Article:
PS4 socials all the gaming, says Sony; but why?

PS4 socials all the gaming, says Sony; but why?

Summary: With PlayStation 4, Sony joins the cavalcade of companies sacrificing your privacy to replace the profits lost thanks to plummeting hardware prices. Fun, but at what cost?

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TOPICS: Privacy
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Amongst all the pizzazz, pretention, and polygons of today's PlayStation4 plugfest sat something slightly sinister: Social. Sony's new console will be "seamlessly interconnected" with your social life, said Mark Cerny, PS4's lead system architect, with such features as the ability to stream video of your gameplay for others to watch. Interaction will generally involve players' real names and profile pictures, except "when anonymity is important". Who decides that is unclear.

It's easy to see why Sony is doing this. "Social all the things" is the current orthodoxy for ... everything, really.

Social media and then social networks resulted in a bunch of multibillion-dollar companies — plus ten thousand bunches of complete failures, of course, but don't mention them because it'd spoil the narrative. So if the buzzword "social" worked for YouTube and Facebook, we can all be billionaires by socialing everything else, right? Therefore, social travel, social TV, social banking, and all the rest.

Now in many cases, "social" means little more than pushing out information about what you're doing to Facebook and Twitter in exchange for basic authentication mechanisms and a "Like" button. When it's done that way, Facebook and Twitter win.

Gaming is already social, though, so giving players some tools to find like-minded individuals for more group polygon fun is a plus for Sony. The real price of hardware is constantly falling, at least once it's out of the initial extort-the-gullible period, so the absolute value of profit margins falls too. Social adds another revenue stream in and of itself, more player-friends per player means more gaming time, and it all adds up.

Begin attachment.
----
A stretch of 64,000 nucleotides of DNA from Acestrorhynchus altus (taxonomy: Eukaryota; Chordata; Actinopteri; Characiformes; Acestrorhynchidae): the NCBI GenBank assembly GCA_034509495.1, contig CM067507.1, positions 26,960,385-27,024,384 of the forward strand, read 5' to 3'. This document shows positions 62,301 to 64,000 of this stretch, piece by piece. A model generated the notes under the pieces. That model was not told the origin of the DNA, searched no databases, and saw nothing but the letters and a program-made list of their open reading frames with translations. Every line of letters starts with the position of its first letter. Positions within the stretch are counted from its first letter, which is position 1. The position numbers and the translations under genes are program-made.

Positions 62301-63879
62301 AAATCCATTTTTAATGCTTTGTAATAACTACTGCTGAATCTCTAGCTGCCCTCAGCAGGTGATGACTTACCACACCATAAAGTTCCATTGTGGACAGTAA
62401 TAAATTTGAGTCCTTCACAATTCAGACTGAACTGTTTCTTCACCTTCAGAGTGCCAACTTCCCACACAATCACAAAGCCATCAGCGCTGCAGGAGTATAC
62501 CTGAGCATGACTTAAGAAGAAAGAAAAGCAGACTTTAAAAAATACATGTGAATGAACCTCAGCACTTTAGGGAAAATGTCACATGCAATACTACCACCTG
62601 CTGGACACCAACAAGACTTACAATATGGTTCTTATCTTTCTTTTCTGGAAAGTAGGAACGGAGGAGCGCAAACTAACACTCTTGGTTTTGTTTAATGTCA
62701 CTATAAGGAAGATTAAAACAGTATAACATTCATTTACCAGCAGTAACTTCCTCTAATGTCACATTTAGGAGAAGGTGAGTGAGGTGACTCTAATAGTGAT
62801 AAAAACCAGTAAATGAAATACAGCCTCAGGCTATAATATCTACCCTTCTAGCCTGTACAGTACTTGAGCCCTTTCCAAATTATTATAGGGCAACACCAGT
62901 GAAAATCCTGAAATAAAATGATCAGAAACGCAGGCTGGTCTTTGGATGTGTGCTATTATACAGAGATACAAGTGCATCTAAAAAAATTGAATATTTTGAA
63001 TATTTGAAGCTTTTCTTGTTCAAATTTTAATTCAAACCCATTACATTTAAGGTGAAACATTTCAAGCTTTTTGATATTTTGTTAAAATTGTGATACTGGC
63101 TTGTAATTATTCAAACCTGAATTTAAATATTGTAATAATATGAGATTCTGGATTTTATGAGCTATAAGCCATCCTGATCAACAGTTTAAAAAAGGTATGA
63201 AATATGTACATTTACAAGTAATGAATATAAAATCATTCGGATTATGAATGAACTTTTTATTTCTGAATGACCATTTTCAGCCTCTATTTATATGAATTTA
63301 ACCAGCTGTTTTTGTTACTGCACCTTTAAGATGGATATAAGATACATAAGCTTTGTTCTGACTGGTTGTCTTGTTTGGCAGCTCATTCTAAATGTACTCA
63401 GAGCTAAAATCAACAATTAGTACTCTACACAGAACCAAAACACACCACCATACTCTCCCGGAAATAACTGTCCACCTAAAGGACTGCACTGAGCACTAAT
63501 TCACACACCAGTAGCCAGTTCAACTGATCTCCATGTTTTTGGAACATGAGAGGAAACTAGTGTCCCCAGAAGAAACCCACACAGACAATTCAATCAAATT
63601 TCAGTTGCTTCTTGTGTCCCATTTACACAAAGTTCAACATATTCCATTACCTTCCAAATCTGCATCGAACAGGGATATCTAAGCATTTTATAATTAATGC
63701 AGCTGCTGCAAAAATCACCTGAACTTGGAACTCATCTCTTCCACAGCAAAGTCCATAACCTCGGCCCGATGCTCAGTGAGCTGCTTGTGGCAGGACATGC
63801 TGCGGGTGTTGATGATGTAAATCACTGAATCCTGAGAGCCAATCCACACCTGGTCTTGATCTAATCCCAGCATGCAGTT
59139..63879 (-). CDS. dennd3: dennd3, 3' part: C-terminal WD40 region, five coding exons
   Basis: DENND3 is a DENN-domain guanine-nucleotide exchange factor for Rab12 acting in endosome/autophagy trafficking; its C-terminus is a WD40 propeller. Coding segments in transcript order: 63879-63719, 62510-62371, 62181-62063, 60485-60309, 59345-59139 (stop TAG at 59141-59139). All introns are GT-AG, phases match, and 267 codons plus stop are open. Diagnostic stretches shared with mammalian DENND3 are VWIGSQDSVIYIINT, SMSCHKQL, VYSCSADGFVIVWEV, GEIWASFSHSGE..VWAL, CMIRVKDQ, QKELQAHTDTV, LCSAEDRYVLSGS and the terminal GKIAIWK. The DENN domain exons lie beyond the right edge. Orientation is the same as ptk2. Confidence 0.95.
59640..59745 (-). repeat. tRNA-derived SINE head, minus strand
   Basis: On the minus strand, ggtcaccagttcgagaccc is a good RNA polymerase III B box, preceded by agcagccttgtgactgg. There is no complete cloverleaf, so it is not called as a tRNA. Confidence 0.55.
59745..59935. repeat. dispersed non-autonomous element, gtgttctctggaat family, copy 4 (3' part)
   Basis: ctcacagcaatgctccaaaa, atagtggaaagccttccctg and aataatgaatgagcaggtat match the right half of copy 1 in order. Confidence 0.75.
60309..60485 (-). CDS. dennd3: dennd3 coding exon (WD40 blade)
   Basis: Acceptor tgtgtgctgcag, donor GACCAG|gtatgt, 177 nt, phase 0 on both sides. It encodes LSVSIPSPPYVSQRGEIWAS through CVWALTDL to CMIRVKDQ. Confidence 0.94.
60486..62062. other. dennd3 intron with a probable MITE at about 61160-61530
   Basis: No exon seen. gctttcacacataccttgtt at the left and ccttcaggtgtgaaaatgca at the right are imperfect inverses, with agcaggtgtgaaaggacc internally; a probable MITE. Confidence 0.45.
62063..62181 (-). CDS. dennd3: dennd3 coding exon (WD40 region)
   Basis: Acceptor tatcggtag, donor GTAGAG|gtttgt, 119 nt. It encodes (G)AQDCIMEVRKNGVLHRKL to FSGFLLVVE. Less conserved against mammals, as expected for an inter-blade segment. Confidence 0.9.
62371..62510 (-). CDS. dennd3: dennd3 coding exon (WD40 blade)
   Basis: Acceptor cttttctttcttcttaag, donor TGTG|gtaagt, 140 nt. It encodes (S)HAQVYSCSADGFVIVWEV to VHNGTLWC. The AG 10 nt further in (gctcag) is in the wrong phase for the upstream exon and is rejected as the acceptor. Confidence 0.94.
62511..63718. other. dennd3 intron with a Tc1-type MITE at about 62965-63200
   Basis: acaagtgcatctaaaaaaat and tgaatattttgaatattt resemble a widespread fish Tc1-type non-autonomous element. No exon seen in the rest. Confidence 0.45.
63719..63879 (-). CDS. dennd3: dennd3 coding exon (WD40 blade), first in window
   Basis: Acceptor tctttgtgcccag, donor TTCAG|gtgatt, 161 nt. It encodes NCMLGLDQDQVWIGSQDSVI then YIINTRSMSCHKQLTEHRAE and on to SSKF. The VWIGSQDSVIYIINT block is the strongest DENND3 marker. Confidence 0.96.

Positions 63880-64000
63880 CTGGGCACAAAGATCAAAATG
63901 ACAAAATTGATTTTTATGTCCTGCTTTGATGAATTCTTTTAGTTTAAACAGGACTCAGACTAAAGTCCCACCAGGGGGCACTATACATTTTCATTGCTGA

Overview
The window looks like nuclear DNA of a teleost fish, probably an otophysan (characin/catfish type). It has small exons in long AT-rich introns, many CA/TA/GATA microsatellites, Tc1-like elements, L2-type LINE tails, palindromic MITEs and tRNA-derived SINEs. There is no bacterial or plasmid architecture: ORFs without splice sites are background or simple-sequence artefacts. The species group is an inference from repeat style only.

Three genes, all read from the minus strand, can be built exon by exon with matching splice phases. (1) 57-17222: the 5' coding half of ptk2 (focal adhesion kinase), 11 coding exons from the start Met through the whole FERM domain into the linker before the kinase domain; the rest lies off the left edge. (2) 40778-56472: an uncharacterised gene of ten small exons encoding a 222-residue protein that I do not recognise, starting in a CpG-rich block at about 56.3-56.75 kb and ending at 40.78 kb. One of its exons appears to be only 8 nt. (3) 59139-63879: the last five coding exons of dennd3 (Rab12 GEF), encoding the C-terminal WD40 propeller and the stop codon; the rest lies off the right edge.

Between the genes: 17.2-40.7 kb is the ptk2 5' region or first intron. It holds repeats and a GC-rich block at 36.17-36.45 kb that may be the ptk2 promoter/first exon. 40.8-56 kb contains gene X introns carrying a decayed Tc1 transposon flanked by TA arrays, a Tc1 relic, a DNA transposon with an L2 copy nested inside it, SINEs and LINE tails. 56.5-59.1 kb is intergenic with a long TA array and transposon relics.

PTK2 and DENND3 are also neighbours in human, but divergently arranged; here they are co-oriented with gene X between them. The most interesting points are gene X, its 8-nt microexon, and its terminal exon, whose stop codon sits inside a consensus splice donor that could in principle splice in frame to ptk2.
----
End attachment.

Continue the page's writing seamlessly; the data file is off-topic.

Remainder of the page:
But Sony's approach started to sound creepy when Cerny said that PS4 can "can get to know you, and bring you closer to the game and other experiences". What other experiences are these, exactly? And apparently, "if we know enough about you", then Sony can figure out what games you want and they "can be loaded and ready to go before you even click the button".

So at one level, Sony has decided that on PlayStation Network, we'll reveal our identities. Search Twitter to see how many women (and men) thought that was a good idea, given gaming's [cough] female-supportive culture. Remember when Google announced that Google+ would demand real names?

At another level, Sony has decided that PlayStation will become part of what I've called "the great Facebook experiment". And that's the elephant in the room.

Over the years, core principles for handling personal information responsibly have been established. Here in Australia, they've been codified as the National Privacy Principles (NPP). The first is that you don't collect data unless you need it to deliver the service. The second is that you don't use or disclose that information for some secondary purpose without permission.

Last week, much was made of Google Play sending personal details to app developers. Sure, Google should anonymise the email addresses. But merchants all over the web get much more information about you all the time because the credit card companies demand it — so that information has to be collected to deliver the service.

What Sony and every other "social" company is doing is different. They're redefining the service to include the mapping of your social network. Suddenly, much more information is needed for this primary purpose, and it can be made non-optional.

NPP number four is about data security for all this personal information. Well, hasn't Sony got a grand track record there — and now they want to store even more.

Topic: Privacy

About

Stilgherrian is a freelance journalist, commentator and podcaster interested in big-picture internet issues, especially security, cybercrime and hoovering up bulldust.

He studied computing science and linguistics before a wide-ranging media career and a stint at running an IT business. He can write iptables firewall rules, set a rabbit trap, clear a jam in an IBM model 026 card punch and mix a mean whiskey sour.

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9 comments
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  • Sony is a bad company at the core